Locally, the case has been called the trial of the century, and some of the hearings have been held in the jungle. Chevron does not dispute that pollution exists.
But Chevron lawyer Diego Larrea says it's Petroecuador — the state oil company, which still drills oil in the area — that is responsible for the pollution.
Larrea says Texaco adhered to Ecuadorian law. He also says Ecuador's government released the company of legal responsibility after a three-year cleanup a decade ago.
In the current trial, the plaintiffs charge that Texaco's cleanup was a fraud, and the current government of Ecuador agrees.
The original suit was filed against Texaco in 1993 in a New York court. But Chevron argued that the case be moved to Ecuador, saying Ecuadorian courts were impartial and professional.
In 2003, the trial was moved to a ramshackle court in Lago Agrio, a nondescript, dusty town near Colombia's lawless frontier.
The judge in the case, Juan Nunez, says he feels the pressure on his conscience. And he says he has to carefully consider the arguments both sides have offered — arguments laid out in 145,000 pages of evidence.
Texaco came to Ecuador in 1964. When it left nearly 30 years later, it had extracted 1.5 billion barrels and built Ecuador's oil industry from scratch.
The infrastructure is everywhere. Pipelines run alongside major roads. Pumping stations are located in clearings, carved out of the jungle.
And then there are pools of sludge.
The government says Petroecuador is not blameless. It, too, dumped wastewater intro waterways.
But the state oil company's past practices do not absolve Texaco, the government says. Texaco was the primary operator for years and the pollution left behind is close to where people live and where children go to school, the government claims.
Health Problems Abound Among Locals
Wilmo Moreta, a schoolteacher in the town of Shushufindi, says he suffered skin rashes and other ailments when Texaco operated in the area. He says he drank water from the Napo river, bathed in it and used its water for cooking. He now blames oil pollution for his problems.
Cabrera's team, though, goes further, linking 1,401 cancer deaths to oil production and laying most of the blame for the pollution on Texaco.
Chevron has countered Cabrera, the court-appointed geologist, by releasing a battery of studies that show cancer rates in the area are no higher than in other regions of Ecuador.
Chevron Disputes Report Findings
James Craig, a Chevron spokesman, says that the Cabrera report is "flawed in many ways."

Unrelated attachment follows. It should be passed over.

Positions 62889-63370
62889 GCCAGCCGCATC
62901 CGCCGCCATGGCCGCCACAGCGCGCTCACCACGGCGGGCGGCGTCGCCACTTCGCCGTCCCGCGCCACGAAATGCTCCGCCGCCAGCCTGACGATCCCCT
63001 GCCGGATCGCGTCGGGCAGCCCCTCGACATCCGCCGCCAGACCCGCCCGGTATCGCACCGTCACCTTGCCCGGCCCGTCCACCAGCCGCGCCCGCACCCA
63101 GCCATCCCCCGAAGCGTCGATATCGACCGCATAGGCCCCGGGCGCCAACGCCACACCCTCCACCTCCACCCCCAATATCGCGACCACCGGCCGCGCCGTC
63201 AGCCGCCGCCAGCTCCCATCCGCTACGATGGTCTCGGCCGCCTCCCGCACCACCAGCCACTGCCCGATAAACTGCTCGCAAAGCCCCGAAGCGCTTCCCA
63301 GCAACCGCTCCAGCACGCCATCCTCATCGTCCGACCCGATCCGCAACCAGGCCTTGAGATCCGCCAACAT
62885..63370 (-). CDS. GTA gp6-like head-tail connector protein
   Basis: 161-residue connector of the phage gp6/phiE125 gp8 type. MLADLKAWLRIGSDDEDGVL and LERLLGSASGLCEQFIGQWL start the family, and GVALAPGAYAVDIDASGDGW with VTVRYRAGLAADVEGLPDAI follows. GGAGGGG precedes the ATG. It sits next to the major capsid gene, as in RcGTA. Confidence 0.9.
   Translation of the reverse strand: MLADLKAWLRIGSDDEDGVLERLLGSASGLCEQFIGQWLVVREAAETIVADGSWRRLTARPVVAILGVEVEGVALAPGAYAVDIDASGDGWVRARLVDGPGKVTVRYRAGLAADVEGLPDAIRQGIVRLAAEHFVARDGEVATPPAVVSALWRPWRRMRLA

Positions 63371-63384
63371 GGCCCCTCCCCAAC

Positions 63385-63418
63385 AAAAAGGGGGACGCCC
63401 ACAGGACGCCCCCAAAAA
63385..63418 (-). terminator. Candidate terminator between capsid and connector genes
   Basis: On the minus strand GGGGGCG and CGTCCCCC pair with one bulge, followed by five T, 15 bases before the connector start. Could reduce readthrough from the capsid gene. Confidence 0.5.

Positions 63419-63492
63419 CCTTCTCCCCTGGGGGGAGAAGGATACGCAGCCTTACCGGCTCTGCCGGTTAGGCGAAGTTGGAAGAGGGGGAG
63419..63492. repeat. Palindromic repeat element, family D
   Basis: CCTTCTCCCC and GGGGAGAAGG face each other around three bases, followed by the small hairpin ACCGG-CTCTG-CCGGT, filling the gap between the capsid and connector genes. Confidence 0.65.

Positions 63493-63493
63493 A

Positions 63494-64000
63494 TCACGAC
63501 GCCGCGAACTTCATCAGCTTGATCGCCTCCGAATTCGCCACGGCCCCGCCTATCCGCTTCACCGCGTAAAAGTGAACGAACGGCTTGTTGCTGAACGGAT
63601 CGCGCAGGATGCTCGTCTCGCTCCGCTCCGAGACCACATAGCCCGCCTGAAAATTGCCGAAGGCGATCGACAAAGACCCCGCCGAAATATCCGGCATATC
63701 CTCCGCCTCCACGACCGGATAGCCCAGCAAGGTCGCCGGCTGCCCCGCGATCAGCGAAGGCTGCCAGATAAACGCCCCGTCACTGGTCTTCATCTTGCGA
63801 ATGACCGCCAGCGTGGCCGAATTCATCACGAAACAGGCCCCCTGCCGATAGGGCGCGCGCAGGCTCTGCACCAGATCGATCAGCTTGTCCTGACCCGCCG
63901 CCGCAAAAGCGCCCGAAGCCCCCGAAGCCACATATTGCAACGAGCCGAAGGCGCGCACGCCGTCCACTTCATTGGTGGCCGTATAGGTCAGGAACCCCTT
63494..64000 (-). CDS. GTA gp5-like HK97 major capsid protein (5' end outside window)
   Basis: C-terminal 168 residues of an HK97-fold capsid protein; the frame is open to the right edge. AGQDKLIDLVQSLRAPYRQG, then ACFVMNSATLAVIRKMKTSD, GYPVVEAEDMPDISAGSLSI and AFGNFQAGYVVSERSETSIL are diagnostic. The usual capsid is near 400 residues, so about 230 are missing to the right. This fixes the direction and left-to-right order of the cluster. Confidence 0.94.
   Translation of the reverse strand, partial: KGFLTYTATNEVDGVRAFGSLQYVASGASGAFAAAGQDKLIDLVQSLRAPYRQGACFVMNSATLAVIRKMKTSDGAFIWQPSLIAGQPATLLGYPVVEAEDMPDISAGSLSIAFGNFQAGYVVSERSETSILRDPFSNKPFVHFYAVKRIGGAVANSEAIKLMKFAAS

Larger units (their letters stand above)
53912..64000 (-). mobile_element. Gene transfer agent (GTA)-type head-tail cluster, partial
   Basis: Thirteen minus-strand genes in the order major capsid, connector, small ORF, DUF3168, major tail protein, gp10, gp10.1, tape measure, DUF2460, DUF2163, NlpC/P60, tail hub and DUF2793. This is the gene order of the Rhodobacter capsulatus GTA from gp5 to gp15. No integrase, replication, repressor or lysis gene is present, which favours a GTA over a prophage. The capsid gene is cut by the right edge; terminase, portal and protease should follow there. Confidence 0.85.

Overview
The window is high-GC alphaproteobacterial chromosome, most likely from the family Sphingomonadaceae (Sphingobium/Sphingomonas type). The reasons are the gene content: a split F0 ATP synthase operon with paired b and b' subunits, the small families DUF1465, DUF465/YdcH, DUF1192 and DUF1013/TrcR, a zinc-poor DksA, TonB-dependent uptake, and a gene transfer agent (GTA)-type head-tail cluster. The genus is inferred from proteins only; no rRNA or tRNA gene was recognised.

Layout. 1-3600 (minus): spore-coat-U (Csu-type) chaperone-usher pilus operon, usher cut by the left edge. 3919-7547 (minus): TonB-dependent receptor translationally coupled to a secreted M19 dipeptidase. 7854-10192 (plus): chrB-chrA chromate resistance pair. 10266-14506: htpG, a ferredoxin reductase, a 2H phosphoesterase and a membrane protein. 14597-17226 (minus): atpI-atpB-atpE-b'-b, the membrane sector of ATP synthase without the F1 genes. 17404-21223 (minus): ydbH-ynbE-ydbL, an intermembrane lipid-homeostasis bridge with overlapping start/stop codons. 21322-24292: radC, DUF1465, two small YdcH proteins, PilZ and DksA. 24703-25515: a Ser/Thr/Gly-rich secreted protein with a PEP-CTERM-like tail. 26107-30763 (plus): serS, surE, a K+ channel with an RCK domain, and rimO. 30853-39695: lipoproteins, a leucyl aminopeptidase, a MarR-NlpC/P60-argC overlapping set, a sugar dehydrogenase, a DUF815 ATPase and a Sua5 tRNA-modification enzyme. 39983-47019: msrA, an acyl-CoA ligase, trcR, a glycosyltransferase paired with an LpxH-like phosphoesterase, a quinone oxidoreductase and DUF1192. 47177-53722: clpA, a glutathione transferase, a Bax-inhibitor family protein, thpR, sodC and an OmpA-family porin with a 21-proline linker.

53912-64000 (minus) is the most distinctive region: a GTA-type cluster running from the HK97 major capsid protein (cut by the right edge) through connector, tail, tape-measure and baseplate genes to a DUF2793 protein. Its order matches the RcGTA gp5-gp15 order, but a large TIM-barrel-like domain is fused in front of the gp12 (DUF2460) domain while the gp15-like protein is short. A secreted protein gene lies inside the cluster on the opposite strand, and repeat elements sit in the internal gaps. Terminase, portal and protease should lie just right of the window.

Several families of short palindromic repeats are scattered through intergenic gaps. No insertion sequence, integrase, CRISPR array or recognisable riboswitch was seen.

"In our view, it's a fraudulent report that we've asked the court to toss out a number of times," he says.
Craig also says the methods Texaco's subsidiary, TexPet, used in Ecuador were common in the United States — and still are. Craig says that includes the use of unlined pits to hold sludge.
"To suggest that somehow TexPet was using obsolete technology or substandard methods at the time is a complete falsehood," he says.
States such as Texas permit unlined pits, but only for temporary use. In such instances, the waste must be disposed of eventually, often by re-injection back into the ground.
Case Wends Its Way Toward Resolution
Ecuadorian President Rafael Correa squarely sides with the plaintiffs. He says Texaco left behind a mess. His government is also prosecuting two Chevron attorneys and seven former government officials who signed off on the cleanup in 1998.
Correa says that pools operated by Texaco remain open, with little having been cleaned up.
Craig, the Chevron spokesman, says Correa's comments show the company can't get a fair hearing — even though it was Chevron that originally petitioned to have the case transferred from the U.S. to Ecuador.
"Unfortunately, the case has deteriorated into a judicial farce, with the media circus put on by the plaintiffs on a regular basis, with the political pressure brought to bear on the court, with the government and political interference in this case," he says.
Indeed, Chevron is already talking about a possible appeal should it lose the case.
Meanwhile, in the jungle, residents wonder who will clean up the mess — or compensate them for their health problems.